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  1. Here we are, the morning after my first gig* as a guitarist and I’m wondering what I was worried about. Apart from the fact that it got really cold when the sun went in** which made fretting a challenge at times, everything went fine and the GR55 was incredible (hilarious watching people looking for the sax player when I did the solo in Dancing In The Moonlight). A little tense before we started but any nerves there were, as @ezbass predicted, vanished as soon as I played the first note. Thanks all for the wise words. *Private party outdoors, socially distanced and within the guidelines. **That happens.
    6 points
  2. My rig at cost of £280 and man, it rocks!!
    4 points
  3. Thanks for your views, I've ordered a thinline electro-acoustic from Gear4music, my budget is not what it used to be and for what I want it for, it's perfect. There's a lot to be said for budget guitars.
    4 points
  4. So what does it sound like? In the hands of a bass player who was in the wrong place at the wrong time , like this: 188268471_1082340528960452_8640598449057920688_n.mp4 Sunday afternoon jangliness created by using both pickups. The Duncan Distortion (bridge) and Warman P90 (neck) when played together have the curious effect of cancelling out a lot of bass frequency giving an almost Telecaster sound that I really like. At the end I play a few chords on the bridge pickup , then neck and finally back to both.
    4 points
  5. No worries, it is a bit bilious. From what I can work out, they only did a roasted maple neck in the SE range in this colour so it’s not like I had any other options - but fortunately, I don’t give a stuff about the colour, it’s just a dream to play.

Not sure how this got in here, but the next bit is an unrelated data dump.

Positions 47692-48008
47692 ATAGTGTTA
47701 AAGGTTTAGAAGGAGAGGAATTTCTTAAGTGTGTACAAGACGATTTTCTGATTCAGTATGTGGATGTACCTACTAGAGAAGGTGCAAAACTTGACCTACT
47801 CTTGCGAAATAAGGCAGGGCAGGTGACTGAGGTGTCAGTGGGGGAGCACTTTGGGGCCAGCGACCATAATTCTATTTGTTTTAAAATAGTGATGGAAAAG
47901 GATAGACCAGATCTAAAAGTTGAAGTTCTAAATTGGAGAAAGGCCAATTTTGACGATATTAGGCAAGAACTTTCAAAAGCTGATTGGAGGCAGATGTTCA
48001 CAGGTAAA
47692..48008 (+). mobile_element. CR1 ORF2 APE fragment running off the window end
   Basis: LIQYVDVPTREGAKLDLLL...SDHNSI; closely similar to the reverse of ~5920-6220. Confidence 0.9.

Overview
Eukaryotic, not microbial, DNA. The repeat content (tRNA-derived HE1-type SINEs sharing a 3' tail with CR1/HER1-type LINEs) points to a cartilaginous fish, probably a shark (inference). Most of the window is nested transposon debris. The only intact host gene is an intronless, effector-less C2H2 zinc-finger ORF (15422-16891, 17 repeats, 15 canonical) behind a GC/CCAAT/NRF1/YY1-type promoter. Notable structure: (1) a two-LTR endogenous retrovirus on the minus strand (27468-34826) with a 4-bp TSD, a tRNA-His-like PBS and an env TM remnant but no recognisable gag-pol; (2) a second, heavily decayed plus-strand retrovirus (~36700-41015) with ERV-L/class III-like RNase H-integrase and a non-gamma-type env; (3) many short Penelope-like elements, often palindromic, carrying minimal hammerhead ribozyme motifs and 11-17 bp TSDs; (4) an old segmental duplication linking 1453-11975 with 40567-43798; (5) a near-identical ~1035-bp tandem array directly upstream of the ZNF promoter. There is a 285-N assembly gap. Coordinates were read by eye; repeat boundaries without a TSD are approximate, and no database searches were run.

4 points
  6. 4 points
  7. Hey one and all. I own SC Guitars and we have an exclusive license to sell Shijie here in the UK. I would be happy to answer any questions. You can email me [email protected] any time. Cheers, Gregg.
    4 points
  8. Only ones i have at the moment, probably dont do it justice.
    4 points
  9. Santa was very kind this year and brought me this little beauty.... I’ve not yet had chance to try all the pickup permutations but first impressions suggest that this is a very versatile guitar - and the main thing is that it can still do the “PRS” sound. I am a lucky boy* *As I am sure Santa will quite rightly remind me whenever someone has need of a new pair of shoes.
    4 points
  10. I've spent an eternity playing with finishes, getting there slowly, I hope to assemble it next week.
    4 points
  11. I agree with Dad3353, control and quality of playing is more important than speed. So yeah, slow it down, work on your notes, get control of the piece and then play slightly faster until you make mistakes. Once you make a mistake, stick at that speed for a while until you get control again.
    4 points